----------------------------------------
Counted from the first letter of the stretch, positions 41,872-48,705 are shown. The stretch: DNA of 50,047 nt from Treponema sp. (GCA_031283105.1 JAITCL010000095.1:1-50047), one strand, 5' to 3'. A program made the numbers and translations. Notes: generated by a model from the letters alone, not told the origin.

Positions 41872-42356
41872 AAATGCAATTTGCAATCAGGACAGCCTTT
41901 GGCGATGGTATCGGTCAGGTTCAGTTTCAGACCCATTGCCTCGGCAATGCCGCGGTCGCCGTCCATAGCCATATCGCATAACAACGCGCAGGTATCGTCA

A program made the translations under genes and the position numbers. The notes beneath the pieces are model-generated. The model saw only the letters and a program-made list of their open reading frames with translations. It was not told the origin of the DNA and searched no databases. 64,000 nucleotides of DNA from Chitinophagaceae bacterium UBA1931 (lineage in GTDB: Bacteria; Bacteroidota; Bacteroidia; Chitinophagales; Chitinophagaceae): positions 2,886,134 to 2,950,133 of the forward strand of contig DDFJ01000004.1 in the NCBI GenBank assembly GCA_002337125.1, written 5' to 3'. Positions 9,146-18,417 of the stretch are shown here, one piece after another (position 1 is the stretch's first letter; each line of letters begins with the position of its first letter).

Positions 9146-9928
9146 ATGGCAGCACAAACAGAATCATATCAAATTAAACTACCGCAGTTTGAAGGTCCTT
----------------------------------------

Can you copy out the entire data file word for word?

Counted from the first letter of the stretch, positions 41,872-48,705 are shown. The stretch: DNA of 50,047 nt from Treponema sp. (GCA_031283105.1 JAITCL010000095.1:1-50047), one strand, 5' to 3'. A program made the numbers and translations. Notes: generated by a model from the letters alone, not told the origin.

Positions 41872-42356
41872 AAATGCAATTTGCAATCAGGACAGCCTTT
41901 GGCGATGGTATCGGTCAGGTTCAGTTTCAGACCCATTGCCTCGGCAATGCCGCGGTCGCCGTCCATAGCCATATCGCATAACAACGCGCAGGTATCGTCA

A program made the translations under genes and the position numbers. The notes beneath the pieces are model-generated. The model saw only the letters and a program-made list of their open reading frames with translations. It was not told the origin of the DNA and searched no databases. 64,000 nucleotides of DNA from Chitinophagaceae bacterium UBA1931 (lineage in GTDB: Bacteria; Bacteroidota; Bacteroidia; Chitinophagales; Chitinophagaceae): positions 2,886,134 to 2,950,133 of the forward strand of contig DDFJ01000004.1 in the NCBI GenBank assembly GCA_002337125.1, written 5' to 3'. Positions 9,146-18,417 of the stretch are shown here, one piece after another (position 1 is the stretch's first letter; each line of letters begins with the position of its first letter).

Positions 9146-9928
9146 ATGGCAGCACAAACAGAATCATATCAAATTAAACTACCGCAGTTTGAAGGTCCTT